Production need never stop in the greenhouse

A Garden Club member was enquiring about greenhouses, a subject with so many variables.

Saturday, 19th May 2018, 12:38 pm
The propagator is buzzing with germinating seedlings and chrysanthemum cuttings. Picture by Tom Pattinson.

Size, type, cost, circumstances, siting, aspirations are just part of it. Then there’s the age-old advice about deciding what size you want and how much you can afford, then doubling both figures.

An unheated greenhouse is the engine room of this garden. It’s used for tender plant storage and the cultivation of edible and ornamental types. Three main crops are grown in succession over a year in the main border – salad lettuce over winter, tomatoes from May, and chrysanthemums in autumn.

There is permanent staging for general display, a propagating facility, and an inner door leads to the potting bench. Many plants pass through here in a gardening year, but there are two fruit-producing residents, a peach and grapevines.

In the absence of artificial heat, balancing a greenhouse environment does present difficulties, but these can be overcome, turning it into a productive year-round unit.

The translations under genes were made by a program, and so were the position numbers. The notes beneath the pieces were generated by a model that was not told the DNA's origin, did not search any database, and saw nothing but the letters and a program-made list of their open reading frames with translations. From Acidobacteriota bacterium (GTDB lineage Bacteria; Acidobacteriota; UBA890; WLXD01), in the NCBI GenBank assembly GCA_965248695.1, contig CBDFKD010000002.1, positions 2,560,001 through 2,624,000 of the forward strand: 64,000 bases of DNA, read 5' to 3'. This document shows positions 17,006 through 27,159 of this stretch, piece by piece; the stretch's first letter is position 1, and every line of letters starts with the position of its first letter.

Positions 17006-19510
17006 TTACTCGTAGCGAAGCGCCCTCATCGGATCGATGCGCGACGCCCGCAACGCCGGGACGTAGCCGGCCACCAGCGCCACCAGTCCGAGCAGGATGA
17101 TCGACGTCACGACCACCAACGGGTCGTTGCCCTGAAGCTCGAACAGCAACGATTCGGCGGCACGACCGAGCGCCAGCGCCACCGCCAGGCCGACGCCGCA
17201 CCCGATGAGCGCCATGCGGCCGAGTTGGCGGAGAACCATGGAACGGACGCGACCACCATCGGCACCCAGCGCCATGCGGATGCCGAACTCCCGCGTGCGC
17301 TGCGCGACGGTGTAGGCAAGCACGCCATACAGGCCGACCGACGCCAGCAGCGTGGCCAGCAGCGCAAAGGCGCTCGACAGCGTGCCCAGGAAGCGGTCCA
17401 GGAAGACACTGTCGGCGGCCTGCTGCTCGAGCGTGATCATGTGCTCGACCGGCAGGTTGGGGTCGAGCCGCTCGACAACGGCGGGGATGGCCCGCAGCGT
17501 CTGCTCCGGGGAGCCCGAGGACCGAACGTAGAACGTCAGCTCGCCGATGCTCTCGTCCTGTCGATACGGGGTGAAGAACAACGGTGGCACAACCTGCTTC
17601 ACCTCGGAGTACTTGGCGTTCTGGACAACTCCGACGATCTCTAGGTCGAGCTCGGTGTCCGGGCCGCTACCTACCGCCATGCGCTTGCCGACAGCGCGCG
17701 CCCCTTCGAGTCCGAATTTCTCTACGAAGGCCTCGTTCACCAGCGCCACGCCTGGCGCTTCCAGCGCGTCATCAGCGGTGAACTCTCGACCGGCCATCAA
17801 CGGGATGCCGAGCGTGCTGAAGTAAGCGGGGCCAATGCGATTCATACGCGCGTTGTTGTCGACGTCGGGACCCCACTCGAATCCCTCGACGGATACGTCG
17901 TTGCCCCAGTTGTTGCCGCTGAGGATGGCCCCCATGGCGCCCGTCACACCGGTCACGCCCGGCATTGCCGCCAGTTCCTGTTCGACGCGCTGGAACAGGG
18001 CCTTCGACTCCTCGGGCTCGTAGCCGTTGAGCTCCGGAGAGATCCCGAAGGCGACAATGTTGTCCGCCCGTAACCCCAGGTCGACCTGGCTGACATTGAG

Between March and April, the maximum/minimum thermometer, a must-have piece of equipment, recorded two extremes; minus 4C and plus 25C. One called for protective fleece over vulnerable plants, the other for opening of ventilators and door, plus damping of floor.

From late February the greenhouse becomes a powerhouse for propagation and crop growing. A normal, mild winter heralds pink flowers on the peach tree as March approaches, then bud-break comes on the grape vines.

And as we enter April the only extravagance, a square-metre propagating box, is buzzing with germinating seedlings and chrysanthemum cuttings. It is fitted with a soil-warming cable that is switched on from February until April, giving a boost to the raising of vegetables and ornamental plants.

We are presently running out of bench space, trays of pricked-out seedlings competing with potted-up rooted cuttings, plant plugs and vegetables.

In a week or so it will be the tomato plants’ turn to stand in the border presently occupied by a lingering winter leaf-lettuce crop that has remained sweet thanks to regular watering. It’s nigh impossible to cultivate lettuce without a slug presence, but we have two toads that help in that respect.

Once the lettuce is cleared, the border receives a dressing of general organic fertiliser in preparation for tomato plants that stand in large pots of fresh compost.

Regular watering encourages roots to extend into compost and border soil. Their presence in pot and border creates a possible buffer against root disease.